Here, the Supreme Court of New Jersey, relying in part on Asahi, held that New Jersey’s courts can exercise jurisdiction over a foreign manufacturer of a product so long as the manufacturer “knows or reasonably should know thatits products are distributed through a nationwide distribution system that might lead to those products being sold inany of the fifty states.” Nicastro v. McIntyre Machinery America, Ltd., 201 N. J. 48, 76, 77, 987 A. 2d 575, 591, 592 (2010)....
That decision cannot be sustained. Although the New Jersey Supreme Court issued an extensive opinion with care-ful attention to this Court’s cases and to its own precedent, the “stream of commerce” metaphor carried the decision far afield. Due process protects the defendant’s right not to be coerced except by lawful judicial power. As a general rule, the exercise of judicial power is not lawfulunless the defendant “purposefully avails itself of the privilege of conducting activities within the forum State, thus invoking the benefits and protections of its laws.” Hanson v. Denckla, 357 U. S. 235, 253 (1958). There maybe exceptions, say, for instance, in cases involving an intentional tort. But the general rule is applicable in this products-liability case, and the so-called “stream-of-commerce” doctrine cannot displace it.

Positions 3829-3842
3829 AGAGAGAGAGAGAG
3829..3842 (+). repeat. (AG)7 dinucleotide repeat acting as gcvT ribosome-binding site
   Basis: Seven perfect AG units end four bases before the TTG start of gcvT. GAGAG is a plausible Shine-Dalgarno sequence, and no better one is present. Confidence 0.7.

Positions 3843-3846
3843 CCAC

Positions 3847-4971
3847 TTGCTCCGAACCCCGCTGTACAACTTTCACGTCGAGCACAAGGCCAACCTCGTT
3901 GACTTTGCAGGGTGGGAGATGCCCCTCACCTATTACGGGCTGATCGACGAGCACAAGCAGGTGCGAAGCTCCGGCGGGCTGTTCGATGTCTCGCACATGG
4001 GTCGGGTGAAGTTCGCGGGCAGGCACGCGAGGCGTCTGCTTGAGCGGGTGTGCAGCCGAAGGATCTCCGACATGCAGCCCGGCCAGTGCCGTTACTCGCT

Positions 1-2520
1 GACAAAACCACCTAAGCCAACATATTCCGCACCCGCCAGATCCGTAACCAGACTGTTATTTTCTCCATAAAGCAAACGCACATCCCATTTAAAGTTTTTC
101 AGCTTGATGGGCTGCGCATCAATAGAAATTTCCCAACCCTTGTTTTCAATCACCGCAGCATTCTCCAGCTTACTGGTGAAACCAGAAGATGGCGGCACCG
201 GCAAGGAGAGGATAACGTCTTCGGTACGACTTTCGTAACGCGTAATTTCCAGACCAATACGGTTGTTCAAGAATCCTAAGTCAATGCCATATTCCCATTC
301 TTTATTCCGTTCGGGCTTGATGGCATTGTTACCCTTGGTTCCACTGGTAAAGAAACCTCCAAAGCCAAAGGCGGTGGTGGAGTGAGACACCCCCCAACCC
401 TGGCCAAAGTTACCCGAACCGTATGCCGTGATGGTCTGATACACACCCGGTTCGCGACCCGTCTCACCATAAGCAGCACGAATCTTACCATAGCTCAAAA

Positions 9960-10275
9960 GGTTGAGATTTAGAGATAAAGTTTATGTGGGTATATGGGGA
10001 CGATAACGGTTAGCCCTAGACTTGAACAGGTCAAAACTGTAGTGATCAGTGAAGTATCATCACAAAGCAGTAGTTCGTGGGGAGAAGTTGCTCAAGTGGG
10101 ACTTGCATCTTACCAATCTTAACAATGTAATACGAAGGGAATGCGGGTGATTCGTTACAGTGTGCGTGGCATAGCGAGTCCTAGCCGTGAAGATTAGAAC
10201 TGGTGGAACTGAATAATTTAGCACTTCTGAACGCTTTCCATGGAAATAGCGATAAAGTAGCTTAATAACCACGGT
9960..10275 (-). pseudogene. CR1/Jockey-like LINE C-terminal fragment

Due process protects petitioner’s right to be subject only to lawful authority. At no time did petitioner engage in any activities in New Jersey that reveal an intent to invoke or benefit from the protection of its laws. New Jersey is without power to adjudge the rights and liabilities of J. McIntyre, and its exercise of jurisdiction would violate due process. The contrary judgment of the New Jersey Supreme Court is REVERSED.
Under this Court’s pathmarking precedent in International Shoe Co. v. Washington, 326 U. S. 310 (1945), and subsequent decisions, one would expect the answer to be unequivocally, “No.” But instead, six Justices of this Court, in divergent opinions, tell us that the manufacturer has avoided the jurisdiction of our state courts, except perhaps in States where its products are sold in sizeable quantities. Inconceivable as it may have seemed yesterday, the splintered majority today “turn[s] the clock back to the days before modern long-arm statutes when a manufacturer, to avoid being haled into court where a user is injured, need only Pilate-like wash its hands of a product by having independent distributors market it.” Weintraub, A Map Out of the Personal Jurisdiction Labyrinth,28 U. C. Davis L. Rev. 531, 555 (1995).